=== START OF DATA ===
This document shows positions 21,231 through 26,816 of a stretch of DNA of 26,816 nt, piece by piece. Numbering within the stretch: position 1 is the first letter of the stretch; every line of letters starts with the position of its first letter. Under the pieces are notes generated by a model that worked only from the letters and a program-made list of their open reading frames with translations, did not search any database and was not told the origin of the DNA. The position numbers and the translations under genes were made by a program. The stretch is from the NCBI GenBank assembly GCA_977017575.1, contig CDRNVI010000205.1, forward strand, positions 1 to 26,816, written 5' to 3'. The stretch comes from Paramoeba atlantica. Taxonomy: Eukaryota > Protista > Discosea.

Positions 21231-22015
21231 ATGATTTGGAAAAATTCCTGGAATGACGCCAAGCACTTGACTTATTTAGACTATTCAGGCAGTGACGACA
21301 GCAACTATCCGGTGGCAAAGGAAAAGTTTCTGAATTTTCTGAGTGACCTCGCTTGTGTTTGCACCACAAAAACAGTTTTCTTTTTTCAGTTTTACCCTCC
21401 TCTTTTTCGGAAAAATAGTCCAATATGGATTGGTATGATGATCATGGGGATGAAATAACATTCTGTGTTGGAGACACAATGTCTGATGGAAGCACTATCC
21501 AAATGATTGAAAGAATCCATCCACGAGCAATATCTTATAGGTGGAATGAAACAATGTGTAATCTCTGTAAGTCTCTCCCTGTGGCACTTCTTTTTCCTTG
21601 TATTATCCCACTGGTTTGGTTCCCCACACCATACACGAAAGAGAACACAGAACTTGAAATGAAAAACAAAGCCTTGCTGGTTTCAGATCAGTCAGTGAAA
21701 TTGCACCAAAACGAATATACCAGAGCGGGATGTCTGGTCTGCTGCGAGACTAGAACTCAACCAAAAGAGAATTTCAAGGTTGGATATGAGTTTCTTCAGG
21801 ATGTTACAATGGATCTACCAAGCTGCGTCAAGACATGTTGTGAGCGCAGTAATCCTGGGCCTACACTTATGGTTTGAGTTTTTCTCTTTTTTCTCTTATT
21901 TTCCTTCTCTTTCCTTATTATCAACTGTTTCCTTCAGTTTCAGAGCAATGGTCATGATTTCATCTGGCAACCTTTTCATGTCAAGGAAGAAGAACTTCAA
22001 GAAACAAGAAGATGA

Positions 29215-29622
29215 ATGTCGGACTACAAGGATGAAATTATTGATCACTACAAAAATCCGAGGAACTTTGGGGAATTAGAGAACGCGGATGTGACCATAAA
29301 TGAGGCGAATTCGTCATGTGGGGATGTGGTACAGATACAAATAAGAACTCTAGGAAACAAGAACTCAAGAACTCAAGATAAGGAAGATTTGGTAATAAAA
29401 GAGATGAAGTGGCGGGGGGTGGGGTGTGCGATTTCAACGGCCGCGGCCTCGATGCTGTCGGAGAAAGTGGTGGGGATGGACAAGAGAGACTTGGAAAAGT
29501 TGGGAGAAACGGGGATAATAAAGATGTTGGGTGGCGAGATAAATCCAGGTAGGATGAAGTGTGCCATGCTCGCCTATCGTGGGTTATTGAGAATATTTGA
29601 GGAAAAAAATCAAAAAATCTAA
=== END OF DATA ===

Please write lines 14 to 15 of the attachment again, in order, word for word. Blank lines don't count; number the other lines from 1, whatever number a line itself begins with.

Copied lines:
29301 TGAGGCGAATTCGTCATGTGGGGATGTGGTACAGATACAAATAAGAACTCTAGGAAACAAGAACTCAAGAACTCAAGATAAGGAAGATTTGGTAATAAAA
29401 GAGATGAAGTGGCGGGGGGTGGGGTGTGCGATTTCAACGGCCGCGGCCTCGATGCTGTCGGAGAAAGTGGTGGGGATGGACAAGAGAGACTTGGAAAAGT